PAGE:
• Research should be done “with” newcomers, not “on” or “about” them
  • Research should be grounded in interest and include the voice of newcomers
  • We need to be telling the whole story of immigration, not just the stories of newcomers who have good jobs and integrated quickly
  • Community-based allows you to unlock expertise from different people
  • Umbrella agencies are able to act as a resource for settlement agencies who don’t have capacity
  • Umbrellas can advocate on behalf of many instead of on behalf of one. Many will have more of an impact than the one.
  • Umbrellas are able to hear from the outside to help shape the inside
  • Umbrellas connect government, researchers, academics, and settlement organizations together to collaborate on projects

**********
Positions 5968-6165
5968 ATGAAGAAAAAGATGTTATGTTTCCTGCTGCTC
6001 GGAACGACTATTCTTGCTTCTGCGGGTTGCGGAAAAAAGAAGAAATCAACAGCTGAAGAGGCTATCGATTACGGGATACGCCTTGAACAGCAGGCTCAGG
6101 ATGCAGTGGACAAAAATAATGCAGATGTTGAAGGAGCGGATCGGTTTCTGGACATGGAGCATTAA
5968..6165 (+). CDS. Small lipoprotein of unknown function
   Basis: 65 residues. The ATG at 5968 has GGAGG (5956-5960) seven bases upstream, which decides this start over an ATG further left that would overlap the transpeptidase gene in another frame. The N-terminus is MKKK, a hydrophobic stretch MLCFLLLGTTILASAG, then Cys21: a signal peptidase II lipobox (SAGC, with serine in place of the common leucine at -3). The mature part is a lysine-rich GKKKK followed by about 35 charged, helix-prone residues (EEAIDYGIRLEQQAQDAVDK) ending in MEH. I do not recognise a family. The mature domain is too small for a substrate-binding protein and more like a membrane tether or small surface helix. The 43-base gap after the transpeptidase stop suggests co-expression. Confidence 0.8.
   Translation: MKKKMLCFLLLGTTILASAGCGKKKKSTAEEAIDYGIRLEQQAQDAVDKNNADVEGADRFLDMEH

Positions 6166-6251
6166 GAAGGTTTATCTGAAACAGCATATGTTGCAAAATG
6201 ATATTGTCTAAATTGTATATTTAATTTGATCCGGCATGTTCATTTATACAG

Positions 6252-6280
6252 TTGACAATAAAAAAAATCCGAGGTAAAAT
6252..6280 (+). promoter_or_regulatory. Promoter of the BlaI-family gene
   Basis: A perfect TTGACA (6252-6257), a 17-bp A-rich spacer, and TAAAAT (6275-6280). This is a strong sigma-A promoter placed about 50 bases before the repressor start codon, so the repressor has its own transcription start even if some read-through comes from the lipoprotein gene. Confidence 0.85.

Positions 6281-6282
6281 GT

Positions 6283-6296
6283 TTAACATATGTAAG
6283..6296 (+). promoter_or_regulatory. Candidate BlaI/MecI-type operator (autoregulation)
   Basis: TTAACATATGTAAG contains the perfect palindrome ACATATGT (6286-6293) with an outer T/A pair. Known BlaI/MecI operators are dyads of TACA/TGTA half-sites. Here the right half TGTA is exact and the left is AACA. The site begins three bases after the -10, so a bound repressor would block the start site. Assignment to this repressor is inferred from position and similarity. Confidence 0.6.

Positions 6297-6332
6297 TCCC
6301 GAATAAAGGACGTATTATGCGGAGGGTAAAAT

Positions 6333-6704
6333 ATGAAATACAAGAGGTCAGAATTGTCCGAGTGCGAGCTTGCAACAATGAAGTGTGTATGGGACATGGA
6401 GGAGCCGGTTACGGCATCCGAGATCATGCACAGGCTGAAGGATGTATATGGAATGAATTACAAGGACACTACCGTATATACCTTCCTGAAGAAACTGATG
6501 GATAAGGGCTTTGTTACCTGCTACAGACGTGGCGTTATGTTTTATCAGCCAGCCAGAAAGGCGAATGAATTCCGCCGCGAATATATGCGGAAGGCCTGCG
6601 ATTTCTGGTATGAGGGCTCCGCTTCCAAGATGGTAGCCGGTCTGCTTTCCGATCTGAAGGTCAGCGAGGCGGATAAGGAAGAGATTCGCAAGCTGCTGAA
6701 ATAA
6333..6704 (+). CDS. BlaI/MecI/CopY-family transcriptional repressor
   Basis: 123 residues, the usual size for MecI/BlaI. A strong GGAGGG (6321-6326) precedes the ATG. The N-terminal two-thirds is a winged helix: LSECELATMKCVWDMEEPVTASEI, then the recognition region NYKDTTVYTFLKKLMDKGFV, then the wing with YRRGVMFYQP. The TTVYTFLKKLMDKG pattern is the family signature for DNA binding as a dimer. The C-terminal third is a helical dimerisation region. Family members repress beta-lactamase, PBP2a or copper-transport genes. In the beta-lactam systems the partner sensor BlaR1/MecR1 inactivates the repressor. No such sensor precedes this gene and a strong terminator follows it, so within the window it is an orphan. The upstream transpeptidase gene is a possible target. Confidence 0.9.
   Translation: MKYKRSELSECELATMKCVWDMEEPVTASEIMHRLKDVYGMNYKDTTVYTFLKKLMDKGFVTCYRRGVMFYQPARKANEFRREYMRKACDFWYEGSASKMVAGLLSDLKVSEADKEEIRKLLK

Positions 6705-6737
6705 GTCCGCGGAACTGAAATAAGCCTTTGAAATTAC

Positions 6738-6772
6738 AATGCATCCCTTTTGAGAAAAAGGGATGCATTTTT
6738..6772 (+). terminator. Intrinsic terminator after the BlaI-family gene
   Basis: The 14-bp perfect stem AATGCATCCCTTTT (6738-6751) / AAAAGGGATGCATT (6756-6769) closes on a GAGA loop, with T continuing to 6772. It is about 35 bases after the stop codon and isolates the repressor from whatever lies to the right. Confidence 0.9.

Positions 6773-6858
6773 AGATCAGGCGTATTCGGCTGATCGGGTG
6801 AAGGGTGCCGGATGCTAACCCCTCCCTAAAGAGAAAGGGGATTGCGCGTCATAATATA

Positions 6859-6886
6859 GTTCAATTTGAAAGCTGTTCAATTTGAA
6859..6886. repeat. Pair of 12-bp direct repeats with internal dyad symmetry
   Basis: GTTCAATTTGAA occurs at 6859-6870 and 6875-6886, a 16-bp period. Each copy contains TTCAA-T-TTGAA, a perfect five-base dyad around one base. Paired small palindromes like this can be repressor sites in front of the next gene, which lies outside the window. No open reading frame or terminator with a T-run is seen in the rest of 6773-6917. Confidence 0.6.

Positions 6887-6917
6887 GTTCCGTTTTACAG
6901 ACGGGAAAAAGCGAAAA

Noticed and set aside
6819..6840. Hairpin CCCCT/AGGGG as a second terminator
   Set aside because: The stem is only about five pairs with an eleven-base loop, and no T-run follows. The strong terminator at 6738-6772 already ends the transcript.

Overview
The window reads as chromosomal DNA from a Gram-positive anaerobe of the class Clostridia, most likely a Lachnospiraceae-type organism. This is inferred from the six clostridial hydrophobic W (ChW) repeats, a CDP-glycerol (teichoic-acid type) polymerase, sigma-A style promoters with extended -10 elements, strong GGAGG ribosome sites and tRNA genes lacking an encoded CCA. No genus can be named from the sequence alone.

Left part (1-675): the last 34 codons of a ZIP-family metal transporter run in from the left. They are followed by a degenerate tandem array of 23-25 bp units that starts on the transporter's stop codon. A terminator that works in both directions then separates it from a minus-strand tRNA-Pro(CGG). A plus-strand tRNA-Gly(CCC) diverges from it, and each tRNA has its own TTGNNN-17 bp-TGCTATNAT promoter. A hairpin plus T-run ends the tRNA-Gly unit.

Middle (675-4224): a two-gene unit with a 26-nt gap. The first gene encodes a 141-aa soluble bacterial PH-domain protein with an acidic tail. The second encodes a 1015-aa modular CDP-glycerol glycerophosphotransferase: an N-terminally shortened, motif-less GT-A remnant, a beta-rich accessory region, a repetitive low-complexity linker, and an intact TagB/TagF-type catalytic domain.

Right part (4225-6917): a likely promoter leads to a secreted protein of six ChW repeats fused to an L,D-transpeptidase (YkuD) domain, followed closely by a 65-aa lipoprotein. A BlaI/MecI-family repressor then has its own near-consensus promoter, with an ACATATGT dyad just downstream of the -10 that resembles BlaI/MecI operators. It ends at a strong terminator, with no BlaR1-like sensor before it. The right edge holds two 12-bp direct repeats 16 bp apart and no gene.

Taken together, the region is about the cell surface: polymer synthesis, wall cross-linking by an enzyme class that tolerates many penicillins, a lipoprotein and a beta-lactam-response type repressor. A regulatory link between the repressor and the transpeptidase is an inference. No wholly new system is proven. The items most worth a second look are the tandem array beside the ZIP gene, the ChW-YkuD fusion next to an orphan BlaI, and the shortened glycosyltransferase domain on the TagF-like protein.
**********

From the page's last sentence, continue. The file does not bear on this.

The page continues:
•  Umbrellas are able to access the voices of others who support your cause

Workshop #4 – Refugee Access to Economic Immigration Pathways

Groups across Canada are beginning to examine and test new ways for refugees to access economic immigration pathways as additional and complementary solutions to refugee resettlement.  Through different pilots, including the federal Economic Mobility Pathways Project (EMPP), groups across Canada are testing refugee access to economic immigration pathways as an additional and complementary solution to refugee resettlement. During this roundtable discussion, stakeholders exchanged early lessons learned and ideas for future directions in refugee labour mobility to Canada.

Participants included:

  • Mohammed Hakmi, Bonfire
  • Dana Wagner, Talent Beyond Boundaries
  • Jean-Nicolas Beuze, UNHCR Canada